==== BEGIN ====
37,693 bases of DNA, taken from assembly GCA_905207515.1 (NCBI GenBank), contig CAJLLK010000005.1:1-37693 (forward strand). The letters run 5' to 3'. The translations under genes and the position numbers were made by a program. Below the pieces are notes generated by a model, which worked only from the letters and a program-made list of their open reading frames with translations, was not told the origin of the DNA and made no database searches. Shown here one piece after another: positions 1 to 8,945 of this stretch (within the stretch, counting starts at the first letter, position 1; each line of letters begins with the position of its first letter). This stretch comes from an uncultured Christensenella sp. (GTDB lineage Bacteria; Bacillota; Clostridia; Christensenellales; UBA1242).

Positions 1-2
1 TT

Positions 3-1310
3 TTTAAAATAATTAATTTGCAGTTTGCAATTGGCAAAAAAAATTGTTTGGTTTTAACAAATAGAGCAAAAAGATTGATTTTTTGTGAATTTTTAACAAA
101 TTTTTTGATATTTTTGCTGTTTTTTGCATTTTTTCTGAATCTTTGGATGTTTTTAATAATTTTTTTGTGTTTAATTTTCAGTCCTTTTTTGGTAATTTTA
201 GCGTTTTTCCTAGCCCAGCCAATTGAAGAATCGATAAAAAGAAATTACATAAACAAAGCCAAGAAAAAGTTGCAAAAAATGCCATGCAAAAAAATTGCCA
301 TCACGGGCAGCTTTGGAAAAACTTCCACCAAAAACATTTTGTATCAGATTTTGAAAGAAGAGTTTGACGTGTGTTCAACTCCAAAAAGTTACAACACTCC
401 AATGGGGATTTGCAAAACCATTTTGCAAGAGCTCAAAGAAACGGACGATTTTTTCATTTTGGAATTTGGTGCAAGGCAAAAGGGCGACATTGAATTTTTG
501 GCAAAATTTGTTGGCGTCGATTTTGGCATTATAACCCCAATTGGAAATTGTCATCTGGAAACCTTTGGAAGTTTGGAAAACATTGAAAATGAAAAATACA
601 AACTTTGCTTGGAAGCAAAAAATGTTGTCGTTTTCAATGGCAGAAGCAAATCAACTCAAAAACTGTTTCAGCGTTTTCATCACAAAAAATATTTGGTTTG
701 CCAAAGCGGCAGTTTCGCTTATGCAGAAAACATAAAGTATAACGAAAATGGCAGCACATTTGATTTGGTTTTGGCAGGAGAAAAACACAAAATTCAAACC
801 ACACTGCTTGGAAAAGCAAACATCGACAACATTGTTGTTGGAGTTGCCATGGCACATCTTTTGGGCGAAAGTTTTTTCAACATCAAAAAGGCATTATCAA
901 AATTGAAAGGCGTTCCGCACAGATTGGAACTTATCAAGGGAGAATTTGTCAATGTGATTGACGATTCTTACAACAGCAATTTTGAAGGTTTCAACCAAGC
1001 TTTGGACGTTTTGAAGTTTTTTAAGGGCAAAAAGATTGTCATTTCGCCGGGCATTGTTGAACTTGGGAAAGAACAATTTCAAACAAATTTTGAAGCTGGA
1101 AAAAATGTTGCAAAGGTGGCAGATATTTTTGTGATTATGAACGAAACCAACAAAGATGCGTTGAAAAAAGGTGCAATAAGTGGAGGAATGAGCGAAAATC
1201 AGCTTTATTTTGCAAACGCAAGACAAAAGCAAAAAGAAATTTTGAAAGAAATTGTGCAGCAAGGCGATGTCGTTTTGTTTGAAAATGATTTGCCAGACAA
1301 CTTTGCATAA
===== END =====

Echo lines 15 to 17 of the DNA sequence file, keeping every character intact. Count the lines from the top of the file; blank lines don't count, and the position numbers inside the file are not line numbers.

1001 TTTGGACGTTTTGAAGTTTTTTAAGGGCAAAAAGATTGTCATTTCGCCGGGCATTGTTGAACTTGGGAAAGAACAATTTCAAACAAATTTTGAAGCTGGA
1101 AAAAATGTTGCAAAGGTGGCAGATATTTTTGTGATTATGAACGAAACCAACAAAGATGCGTTGAAAAAAGGTGCAATAAGTGGAGGAATGAGCGAAAATC
1201 AGCTTTATTTTGCAAACGCAAGACAAAAGCAAAAAGAAATTTTGAAAGAAATTGTGCAGCAAGGCGATGTCGTTTTGTTTGAAAATGATTTGCCAGACAA